Last Tuesday, Latin American Viners living in the United States invaded my newsfeed with short, six second clips of their lonely soccer celebrations throughout the day. A fellow Costa Rican reached nearly 3,000 likes overnight with a Vine he titled, “I’m in the US,” in which he records himself for the first half of the video celebrating Costa Rica’s qualification for the World Cup and then records the dark, boring and quiet surroundings contradicting his joyful celebration.
That day was crucial for soccer fans worldwide because matches were held throughout the day to determine the first group of countries that made it to the highly anticipated 2014 World Cup. Sadly, I completely identify with this young man’s pain; back home, thousands of Costa Ricans were hosting one of the nation’s largest televised parties while they waited for the Costa Rican soccer team to arrive at our international airport. This is a huge deal for us; it’s a huge deal for the other nations that have made it to the World Cup — among them, the United States. I was surprised to see that anybody even knew the United States was playing that day, let alone that their national team had qualified for the largest, most popular sporting event in the world (yes, that is a fact). For crying out loud, ESPN — the largest sports network in the United States — transmitted Mexico’s World Cup qualifier rather than the crucial US vs. Costa Rica qualifying match two weeks ago.
Everybody around here seemed to be interested in the American football games taking place that weekend — it’s cultural, I understand, but I strongly believe that soccer should be relevant to Americans as well.
Soccer inspires great values. It doesn’t require a specific height or weight. Time, and time again I hear about the importance of an American football player’s weight, or a basketball player’s height or the many scholarships these athletes require in order to improve their skills or afford a practice session. Let me give you two facts you probably didn’t know: the world’s current best athlete (who also happens to be a soccer player), Lionel Messi, is five-foot-seven, and his famous predecessor Diego Maradona is only one of the many soccer prodigies that learned and mastered the sport in the poor streets of his hometown using rolled-up socks as a ball.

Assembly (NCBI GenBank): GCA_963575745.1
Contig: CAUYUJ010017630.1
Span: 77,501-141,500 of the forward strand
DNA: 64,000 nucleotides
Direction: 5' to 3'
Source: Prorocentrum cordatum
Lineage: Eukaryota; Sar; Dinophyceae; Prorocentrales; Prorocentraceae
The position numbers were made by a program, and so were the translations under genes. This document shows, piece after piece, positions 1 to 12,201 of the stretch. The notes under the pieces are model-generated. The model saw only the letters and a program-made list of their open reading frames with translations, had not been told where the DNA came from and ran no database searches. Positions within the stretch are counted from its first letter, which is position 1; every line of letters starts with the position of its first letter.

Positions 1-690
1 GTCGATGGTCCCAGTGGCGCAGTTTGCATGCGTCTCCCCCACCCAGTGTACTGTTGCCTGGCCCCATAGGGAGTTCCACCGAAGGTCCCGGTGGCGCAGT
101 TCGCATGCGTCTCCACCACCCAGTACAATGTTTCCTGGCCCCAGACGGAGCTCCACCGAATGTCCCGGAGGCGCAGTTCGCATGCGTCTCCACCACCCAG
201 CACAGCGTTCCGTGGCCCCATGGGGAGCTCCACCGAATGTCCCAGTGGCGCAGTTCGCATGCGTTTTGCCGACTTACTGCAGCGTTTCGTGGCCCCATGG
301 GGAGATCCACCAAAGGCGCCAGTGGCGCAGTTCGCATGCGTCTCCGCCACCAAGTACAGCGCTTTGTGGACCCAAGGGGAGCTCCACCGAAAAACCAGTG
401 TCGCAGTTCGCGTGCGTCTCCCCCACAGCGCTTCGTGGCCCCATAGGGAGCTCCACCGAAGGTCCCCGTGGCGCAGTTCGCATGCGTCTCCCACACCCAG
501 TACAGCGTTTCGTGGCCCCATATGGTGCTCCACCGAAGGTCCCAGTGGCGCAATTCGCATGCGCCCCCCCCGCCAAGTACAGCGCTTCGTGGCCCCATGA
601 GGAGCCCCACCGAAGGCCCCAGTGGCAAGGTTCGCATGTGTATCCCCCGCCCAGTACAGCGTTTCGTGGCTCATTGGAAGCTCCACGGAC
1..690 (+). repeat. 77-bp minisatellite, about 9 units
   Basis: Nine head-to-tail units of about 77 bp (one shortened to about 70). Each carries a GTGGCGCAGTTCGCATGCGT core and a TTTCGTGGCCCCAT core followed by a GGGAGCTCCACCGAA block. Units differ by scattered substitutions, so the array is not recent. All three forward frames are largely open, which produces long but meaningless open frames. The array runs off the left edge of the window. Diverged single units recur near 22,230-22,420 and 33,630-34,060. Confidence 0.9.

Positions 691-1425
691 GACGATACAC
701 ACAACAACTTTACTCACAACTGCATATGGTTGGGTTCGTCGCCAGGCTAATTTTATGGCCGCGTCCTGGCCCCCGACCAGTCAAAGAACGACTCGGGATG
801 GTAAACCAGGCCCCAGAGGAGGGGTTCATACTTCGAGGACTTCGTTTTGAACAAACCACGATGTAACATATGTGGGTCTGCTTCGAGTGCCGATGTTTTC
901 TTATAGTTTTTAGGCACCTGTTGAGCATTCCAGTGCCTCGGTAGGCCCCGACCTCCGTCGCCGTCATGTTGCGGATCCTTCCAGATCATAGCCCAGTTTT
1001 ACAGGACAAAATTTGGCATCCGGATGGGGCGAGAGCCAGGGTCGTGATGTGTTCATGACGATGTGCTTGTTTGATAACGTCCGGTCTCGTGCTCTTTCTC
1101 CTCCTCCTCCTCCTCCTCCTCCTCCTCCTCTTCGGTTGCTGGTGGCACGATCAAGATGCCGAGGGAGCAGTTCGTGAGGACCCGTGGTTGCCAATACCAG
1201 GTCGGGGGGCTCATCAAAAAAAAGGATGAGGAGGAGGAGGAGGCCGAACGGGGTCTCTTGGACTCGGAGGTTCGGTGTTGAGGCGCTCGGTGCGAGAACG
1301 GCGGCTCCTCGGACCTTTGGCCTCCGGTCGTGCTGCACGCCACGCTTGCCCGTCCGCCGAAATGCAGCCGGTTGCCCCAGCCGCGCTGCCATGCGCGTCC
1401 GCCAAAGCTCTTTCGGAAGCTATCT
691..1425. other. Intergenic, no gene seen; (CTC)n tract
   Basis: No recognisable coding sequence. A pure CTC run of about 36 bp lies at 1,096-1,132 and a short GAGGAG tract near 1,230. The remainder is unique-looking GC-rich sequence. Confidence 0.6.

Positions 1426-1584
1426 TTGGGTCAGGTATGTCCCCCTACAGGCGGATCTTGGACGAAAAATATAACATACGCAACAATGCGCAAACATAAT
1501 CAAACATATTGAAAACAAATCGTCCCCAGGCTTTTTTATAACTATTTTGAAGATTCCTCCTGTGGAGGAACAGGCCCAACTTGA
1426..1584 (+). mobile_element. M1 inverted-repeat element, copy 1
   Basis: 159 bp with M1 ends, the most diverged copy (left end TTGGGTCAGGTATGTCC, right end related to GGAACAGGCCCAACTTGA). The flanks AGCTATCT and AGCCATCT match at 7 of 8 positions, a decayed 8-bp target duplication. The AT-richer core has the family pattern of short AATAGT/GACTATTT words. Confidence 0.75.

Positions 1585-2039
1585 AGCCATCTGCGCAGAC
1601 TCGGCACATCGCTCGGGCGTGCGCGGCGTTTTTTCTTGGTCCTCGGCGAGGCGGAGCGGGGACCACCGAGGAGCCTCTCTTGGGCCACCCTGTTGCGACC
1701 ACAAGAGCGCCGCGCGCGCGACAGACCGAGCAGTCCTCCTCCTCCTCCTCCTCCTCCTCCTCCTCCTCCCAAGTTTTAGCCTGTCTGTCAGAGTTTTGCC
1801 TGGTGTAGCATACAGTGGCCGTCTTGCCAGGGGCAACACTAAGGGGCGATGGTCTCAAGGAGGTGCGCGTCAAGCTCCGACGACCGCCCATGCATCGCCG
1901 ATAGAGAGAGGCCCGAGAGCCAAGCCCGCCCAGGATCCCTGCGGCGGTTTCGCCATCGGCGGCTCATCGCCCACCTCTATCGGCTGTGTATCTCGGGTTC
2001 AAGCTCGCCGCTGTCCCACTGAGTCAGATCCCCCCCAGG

Why else should soccer matter to you? Because it is relevant. As the most popular sport in the world, it has influenced some of the most inspiring and drastic changes in our recent history; it’s a part of our global culture. This leads me to yet another reason why soccer is such an influential factor in today’s world: it (literally) moves economies.
According to Forbes, France saw its GDP increase by 1.3 percent in 1998, the year it hosted the World Cup; Germany’s GDP increased by 1.7 percent when it hosted the World Cup in 2006. Brazil, the 2014 World Cup host, is expecting a $70 billion revenue growth in its economy during the championship. The World Cup benefits more than one nation; the qualified countries also witness substantial shifts and growth within their own advertising industries, increasing all investments made in soccer and World Cup-related advertising. Tourism, for instance, is encouraged by the big sponsors aiming to bring citizens of all nations to the host country in order to watch their national teams play. Soccer unites people; just last week, during the qualifying match between Iran and Syria, a New York Times journalist reported hearing fans coming together and cheering for their nation, leaving the religious differences that have caused such conflict and fragmentation in the region aside for 90 minutes. People still haven’t forgotten the time Nigerians stopped a civil war for two days in 1967 just to watch Brazilian soccer sensation Pelé visit and play a match in the troubled nation. You would be surprised to know that since the 2006 World Cup, scientists in Antarctica can watch the live Internet feed of the World Cup from their station after setting up their own system of transmission for the championship.
Soccer reaches the hearts of people around the world and, unlike the Super Bowl or the World Series, it involves something other than just the United States. Although a healthy sports culture is always great for a nation, nothing beats the unifying force of a global sport culture, where countries don’t just divide up in teams and play against each other, but rather unite as nations and share exhilarating sportsmanship with other cultures and countries.
Follow Maria Prada on Twitter: @chuzac
As published in the Sept. 19 issue of the Pepperdine Graphic.